12. Engering A, Pieters J. Association of distinct tetraspanins with MHC class II molecules at different subcellular locations in human immature dendritic cells. Int Immunol. 2001;13:127-34.
    13. Inui S, Higashiyama S, Hashimoto K, Higashiyama M, Yoshikawa K, Taniguchi N. Possible role of coexpression of CD9 with membrane-anchored heparin-binding EGF-like growth factor and amphiregulin in cultured human keratinocyte growth. J Cell Physiol. 1997;171:291-8.
    14. Shi W, Fan H, Shum L, Derynck R. The tetraspanin CD9 associates with transmembrane TGF-alpha and regulates TGF-alpha-induced EGF receptor activation and cell proliferation. J Cell Biol. 2000;148:591-602.
    15. Lee JH, Bae JA, Lee JH, Seo YW, Kho DH, Sun EG, Lee SE, Cho SH, Joo YE, Ahn KY, Chung IJ, Kim KK. Glycoprotein 90K, downregulated in advanced colorectal cancer tissues, interacts with CD9/CD82 and suppresses the Wnt/beta-catenin signal via ISGylation of beta-catenin. Gut. 2010;59:907-17.
    16. Sloma I, Zilber MT, Vasselon T, Setterblad N, Cavallari M, Mori L, De Libero G, Charron D, Mooney N, Gelin C. Regulation of CD1a surface expression and antigen presentation by invariant chain and lipid rafts. J Immunol. 2008;180:980-7.
    17. Zhang XA, Bontrager AL, Hemler ME. Transmembrane-4 superfamily proteins associate with activated protein kinase C (PKC) and link PKC to specific beta(1)  integrins. J Biol Chem. 2001;276:25005-13.
    18. Yauch RL, Hemler ME. Specific interactions among transmembrane 4 superfamily (TM4SF) proteins and phosphoinositide 4-kinase. Biochem J. 2000;351 Pt 3:629-37.


    CD_NAME : CD9

    CD9 is expressed in several cell types including platelets1-2, B cells3, T cells4, eosinophils1, basophils1, myocardial cells1, follicular dendritic cells2, monocytes2, megakariocytes2, oocytes5, sperm5, keratinocytes2-6, thymocytes6, basolateral membrane of immature enterocytes2, fibroblasts2,6, alveolar pneumocytes2, Schwann cells2, spongiocytes2, thyroid cells2, macrophages6 and melanocytes.6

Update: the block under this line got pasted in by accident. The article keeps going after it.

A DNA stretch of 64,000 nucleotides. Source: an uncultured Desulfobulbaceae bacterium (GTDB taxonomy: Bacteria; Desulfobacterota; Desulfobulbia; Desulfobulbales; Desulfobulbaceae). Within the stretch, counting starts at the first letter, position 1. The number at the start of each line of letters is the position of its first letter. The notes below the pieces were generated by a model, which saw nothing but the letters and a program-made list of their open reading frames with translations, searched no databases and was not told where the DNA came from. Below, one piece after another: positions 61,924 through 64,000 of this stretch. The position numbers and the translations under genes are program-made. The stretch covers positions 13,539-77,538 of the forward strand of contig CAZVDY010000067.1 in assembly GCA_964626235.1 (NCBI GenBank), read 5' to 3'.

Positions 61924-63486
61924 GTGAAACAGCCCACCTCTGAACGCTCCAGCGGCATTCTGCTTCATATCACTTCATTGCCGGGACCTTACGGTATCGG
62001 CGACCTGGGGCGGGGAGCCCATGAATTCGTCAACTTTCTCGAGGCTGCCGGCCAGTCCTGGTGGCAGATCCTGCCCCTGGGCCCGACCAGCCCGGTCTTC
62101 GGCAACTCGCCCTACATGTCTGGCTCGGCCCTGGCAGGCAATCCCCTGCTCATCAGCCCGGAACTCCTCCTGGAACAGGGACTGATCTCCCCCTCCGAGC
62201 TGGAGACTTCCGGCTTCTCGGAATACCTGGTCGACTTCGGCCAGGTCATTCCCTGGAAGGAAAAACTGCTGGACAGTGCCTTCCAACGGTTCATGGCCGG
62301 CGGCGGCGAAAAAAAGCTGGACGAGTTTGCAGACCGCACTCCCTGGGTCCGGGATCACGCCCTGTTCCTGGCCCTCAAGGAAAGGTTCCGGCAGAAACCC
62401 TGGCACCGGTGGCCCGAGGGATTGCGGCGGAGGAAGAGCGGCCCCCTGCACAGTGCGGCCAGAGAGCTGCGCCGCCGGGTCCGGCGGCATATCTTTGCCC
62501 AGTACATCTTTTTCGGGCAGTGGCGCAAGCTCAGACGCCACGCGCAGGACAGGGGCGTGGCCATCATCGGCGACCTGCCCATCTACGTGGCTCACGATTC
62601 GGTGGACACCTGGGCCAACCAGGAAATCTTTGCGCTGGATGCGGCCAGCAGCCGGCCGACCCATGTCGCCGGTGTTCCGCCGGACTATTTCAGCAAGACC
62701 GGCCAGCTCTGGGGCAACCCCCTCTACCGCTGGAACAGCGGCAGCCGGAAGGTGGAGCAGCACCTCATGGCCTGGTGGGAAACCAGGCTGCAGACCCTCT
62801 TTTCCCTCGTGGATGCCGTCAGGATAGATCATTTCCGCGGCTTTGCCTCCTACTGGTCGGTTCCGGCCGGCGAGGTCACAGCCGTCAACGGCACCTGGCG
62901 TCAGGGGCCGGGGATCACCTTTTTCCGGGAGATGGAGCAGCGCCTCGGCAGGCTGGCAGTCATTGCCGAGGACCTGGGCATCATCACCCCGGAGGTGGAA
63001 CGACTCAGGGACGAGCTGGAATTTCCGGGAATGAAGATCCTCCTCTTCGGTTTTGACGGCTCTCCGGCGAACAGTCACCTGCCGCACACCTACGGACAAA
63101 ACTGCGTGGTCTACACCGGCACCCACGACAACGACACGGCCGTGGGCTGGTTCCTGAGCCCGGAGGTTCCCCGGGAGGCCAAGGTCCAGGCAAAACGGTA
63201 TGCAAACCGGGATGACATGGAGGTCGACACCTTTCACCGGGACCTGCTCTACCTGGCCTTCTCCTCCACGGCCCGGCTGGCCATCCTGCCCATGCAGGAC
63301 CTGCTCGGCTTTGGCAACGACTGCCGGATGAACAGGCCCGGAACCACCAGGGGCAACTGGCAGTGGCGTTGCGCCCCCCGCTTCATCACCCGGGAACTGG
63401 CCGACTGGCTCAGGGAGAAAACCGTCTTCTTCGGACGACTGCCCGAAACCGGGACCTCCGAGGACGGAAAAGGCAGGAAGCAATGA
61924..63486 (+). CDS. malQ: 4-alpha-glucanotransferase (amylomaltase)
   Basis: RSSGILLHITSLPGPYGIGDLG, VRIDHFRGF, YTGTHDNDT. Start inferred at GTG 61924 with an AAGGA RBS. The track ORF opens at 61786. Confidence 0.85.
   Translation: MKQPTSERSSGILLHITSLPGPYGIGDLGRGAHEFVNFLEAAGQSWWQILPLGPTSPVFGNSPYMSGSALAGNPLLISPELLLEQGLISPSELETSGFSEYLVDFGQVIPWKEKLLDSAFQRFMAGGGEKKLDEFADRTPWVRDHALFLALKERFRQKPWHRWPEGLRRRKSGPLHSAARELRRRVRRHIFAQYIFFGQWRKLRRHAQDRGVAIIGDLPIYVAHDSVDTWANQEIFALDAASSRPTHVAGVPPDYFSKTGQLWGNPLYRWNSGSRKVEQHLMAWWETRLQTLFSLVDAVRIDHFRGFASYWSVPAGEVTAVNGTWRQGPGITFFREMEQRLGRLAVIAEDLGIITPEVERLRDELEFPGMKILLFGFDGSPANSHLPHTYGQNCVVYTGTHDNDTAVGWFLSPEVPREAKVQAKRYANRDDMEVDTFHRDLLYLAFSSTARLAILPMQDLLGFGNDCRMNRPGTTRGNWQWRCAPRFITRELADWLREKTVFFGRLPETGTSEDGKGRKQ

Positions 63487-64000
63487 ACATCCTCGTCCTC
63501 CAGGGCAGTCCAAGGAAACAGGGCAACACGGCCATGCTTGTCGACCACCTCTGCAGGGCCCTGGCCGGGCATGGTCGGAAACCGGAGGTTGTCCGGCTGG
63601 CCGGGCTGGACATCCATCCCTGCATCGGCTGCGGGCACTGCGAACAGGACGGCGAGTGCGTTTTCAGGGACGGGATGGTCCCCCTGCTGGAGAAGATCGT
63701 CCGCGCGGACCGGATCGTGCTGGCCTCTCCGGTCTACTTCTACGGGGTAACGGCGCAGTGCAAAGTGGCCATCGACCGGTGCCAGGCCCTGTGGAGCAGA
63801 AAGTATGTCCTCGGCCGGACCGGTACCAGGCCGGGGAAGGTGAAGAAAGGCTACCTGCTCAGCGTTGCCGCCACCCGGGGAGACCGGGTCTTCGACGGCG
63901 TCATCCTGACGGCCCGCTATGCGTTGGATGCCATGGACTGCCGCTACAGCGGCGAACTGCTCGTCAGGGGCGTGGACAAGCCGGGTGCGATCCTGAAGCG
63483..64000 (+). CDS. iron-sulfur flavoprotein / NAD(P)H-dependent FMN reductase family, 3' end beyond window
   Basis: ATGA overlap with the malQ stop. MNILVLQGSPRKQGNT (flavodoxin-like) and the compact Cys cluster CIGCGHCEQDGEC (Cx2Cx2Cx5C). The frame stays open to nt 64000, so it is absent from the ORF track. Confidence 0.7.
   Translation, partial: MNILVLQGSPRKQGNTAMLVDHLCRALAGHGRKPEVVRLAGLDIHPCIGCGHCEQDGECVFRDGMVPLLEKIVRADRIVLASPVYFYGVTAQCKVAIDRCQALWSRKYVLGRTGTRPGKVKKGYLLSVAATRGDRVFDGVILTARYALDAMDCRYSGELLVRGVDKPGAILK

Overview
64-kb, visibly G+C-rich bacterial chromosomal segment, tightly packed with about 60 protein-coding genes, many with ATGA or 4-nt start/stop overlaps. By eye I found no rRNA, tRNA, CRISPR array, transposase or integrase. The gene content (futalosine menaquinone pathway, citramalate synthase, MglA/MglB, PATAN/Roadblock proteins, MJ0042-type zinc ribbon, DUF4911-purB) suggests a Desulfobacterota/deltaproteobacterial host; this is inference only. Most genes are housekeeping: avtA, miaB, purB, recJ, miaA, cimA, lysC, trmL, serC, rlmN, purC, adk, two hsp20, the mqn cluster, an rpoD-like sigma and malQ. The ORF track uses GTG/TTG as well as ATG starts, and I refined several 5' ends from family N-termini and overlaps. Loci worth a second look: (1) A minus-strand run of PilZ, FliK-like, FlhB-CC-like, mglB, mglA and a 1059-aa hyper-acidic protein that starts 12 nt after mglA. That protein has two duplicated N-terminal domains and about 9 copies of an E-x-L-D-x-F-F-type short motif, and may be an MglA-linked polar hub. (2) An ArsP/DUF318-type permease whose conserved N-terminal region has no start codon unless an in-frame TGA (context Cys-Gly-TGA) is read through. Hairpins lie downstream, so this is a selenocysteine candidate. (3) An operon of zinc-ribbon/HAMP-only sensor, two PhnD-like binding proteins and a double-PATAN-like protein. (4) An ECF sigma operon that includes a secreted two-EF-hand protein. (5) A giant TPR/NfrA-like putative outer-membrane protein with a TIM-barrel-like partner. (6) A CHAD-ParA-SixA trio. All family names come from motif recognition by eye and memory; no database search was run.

It is also expressed in distal tubules1and collecting ducts1-2, the wall of small vessels1, smooth muscle2,6, bronchi2, bronchioles2, tonsil2, peripheral nerves2, cerebral white matter2, liver2 and intestine.6


    1. Boucheix C, Perrot JY, Mirshahi M, Giannoni F, Billard M, Bernadou A, Rosenfeld C. A new set of monoclonal antibodies against acute lymphoblastic leukemia. Leuk Res. 1985;9:597-604.
    2. Sincock PM, Mayrhofer G, Ashman LK. Localization of the transmembrane 4 superfamily (TM4SF) member PETA-3 (CD151) in normal human tissues: comparison with CD9, CD63, and alpha5beta1 integrin. J Histochem Cytochem. 1997;45:515-25.
    3. Zeleznik-Le NJ, Metzgar RS. Expression of CD9 antigen on normal activated human B cells. Cell Immunol. 1989;123:70-82.
    4. Tai XG, Yashiro Y, Abe R, Toyooka K, Wood CR, Morris J, Long A, Ono S, Kobayashi M, Hamaoka T, Neben S, Fujiwara H. A role for CD9 molecules in T cell activation. J Exp Med. 1996;184:753-8.
    5. Jankovičová J, Simon M, Antalíková J, Cupperová P, Michalková K. Role of tetraspanin CD9 molecule in fertilization of mammals. Physiol Res. 2015;64:279-93.
    6. Huang C, Taki T, Adachi M, Yagita M, Sawada S, Takabayashi A, Inufusa H, Yoshie O, Miyake M. MRP-1/CD9 and KAI1/CD82 expression in normal and  various cancer tissues. Int J Oncol. 1997;11:1045-51.


    CD_NAME : CD9

    Through its association with other transmembrane proteins such as integrins or proteins of the EWI family, CD9 forms functional complexes that regulate cell adhesion and motility.1-2 n order to do it, CD9 modulates the conformational state of integrins, their signalling, their clustering and the formation of stress fibers.3-6

    Apart from its role in adhesion and migration, CD9 inhibits cell proliferation and promotes apoptosis of cancer cells.7 On oocytes, CD9 is hypothesized to play a role in fertilization.8 On immune cells, CD9 participates in TCR and BCR signaling and in antigen presentation through MHC-II regulation.9-10

    Last, CD9 is involved in osteoclastogenesis, multinucleated giant cell formation, fusion of myotubes, platelet aggregation and cell contraction.11-15


    1. Powner D, Kopp PM, Monkley SJ, Critchley DR, Berditchevski F. Tetraspanin CD9 in cell migration. Biochem Soc Trans. 2011;39:563-7.
    2. Murayama Y, Oritani K, Tsutsui S. Novel CD9-targeted therapies in gastric cancer. World J Gastroenterol. 2015;21:3206-13.
    3. Reyes R, Monjas A, Yánez-Mó M, Cardeñes B, Morlino G, Gilsanz A, Machado-Pineda Y, Lafuente E, Monk P, Sánchez-Madrid F, Cabañas C. Different states of integrin LFA-1 aggregation are controlled through its association with tetraspanin CD9. Biochim Biophys Acta. 2015;1853:2464-80.
    4. Rocha-Perugini V, González-Granado JM, Tejera E, López-Martín S, Yañez-Mó M, Sánchez-Madrid F. Tetraspanins CD9 and CD151 at the immune synapse support T-cell integrin signaling. Eur J Immunol. 2014;44:1967-75.
    5. Kotha J, Longhurst C, Appling W, Jennings LK. Tetraspanin CD9 regulates beta 1 integrin activation and enhances cell motility to fibronectin via a PI-3 kinase-dependent pathway. Exp Cell Res. 2008;314:1811-22.